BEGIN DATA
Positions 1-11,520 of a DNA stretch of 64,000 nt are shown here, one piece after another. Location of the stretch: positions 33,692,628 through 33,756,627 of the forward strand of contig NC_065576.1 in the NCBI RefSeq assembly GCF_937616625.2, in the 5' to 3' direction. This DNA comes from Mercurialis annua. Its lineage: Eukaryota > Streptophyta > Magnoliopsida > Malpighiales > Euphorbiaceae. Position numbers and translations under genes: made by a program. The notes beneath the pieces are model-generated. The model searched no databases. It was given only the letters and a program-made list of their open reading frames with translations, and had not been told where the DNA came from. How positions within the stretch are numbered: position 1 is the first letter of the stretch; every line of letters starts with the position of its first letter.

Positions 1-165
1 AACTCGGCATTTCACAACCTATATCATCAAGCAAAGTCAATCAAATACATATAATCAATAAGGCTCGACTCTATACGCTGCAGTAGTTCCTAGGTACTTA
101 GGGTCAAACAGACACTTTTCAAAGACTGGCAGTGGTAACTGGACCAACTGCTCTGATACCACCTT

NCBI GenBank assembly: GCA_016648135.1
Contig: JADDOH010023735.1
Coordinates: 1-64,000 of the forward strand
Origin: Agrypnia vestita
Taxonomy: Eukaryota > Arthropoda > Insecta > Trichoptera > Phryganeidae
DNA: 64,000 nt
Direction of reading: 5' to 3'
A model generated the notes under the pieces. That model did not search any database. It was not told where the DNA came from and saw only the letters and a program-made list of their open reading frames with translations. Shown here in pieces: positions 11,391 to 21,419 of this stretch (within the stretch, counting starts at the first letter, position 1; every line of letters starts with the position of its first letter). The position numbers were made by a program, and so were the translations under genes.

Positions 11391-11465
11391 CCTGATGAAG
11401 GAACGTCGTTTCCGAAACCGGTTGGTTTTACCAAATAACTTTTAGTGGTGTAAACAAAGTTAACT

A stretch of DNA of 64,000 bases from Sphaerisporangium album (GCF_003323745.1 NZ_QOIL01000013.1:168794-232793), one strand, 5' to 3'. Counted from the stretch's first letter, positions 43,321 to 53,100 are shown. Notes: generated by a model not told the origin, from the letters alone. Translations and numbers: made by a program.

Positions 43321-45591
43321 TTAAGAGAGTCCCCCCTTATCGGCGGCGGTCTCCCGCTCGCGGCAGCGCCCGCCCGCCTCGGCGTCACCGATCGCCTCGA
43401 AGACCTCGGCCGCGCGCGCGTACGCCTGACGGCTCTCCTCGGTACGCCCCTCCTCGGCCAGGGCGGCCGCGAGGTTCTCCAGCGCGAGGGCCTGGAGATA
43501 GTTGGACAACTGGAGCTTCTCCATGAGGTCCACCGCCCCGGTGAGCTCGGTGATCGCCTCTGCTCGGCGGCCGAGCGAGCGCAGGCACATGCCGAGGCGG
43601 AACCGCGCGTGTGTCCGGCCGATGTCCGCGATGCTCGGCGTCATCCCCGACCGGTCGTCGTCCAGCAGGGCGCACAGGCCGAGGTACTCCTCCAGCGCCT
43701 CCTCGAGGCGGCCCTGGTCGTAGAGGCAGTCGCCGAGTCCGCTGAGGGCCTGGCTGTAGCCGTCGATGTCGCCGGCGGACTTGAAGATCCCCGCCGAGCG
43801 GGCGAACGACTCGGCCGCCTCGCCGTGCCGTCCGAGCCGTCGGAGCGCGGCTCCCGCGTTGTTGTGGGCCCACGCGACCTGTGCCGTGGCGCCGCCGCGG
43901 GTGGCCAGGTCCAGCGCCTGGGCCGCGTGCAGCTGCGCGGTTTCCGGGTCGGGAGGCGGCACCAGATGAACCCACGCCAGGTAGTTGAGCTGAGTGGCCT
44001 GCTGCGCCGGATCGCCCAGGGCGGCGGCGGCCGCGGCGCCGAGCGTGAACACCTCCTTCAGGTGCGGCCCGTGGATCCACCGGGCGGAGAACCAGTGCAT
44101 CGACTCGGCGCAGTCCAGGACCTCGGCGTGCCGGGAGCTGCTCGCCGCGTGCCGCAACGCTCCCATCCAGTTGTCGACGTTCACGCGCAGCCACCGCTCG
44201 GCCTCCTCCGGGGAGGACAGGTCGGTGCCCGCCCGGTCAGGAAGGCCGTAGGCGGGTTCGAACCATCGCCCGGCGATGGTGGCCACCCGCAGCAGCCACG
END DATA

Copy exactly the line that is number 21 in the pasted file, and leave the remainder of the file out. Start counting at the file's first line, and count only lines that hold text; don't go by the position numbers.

43601 AACCGCGCGTGTGTCCGGCCGATGTCCGCGATGCTCGGCGTCATCCCCGACCGGTCGTCGTCCAGCAGGGCGCACAGGCCGAGGTACTCCTCCAGCGCCT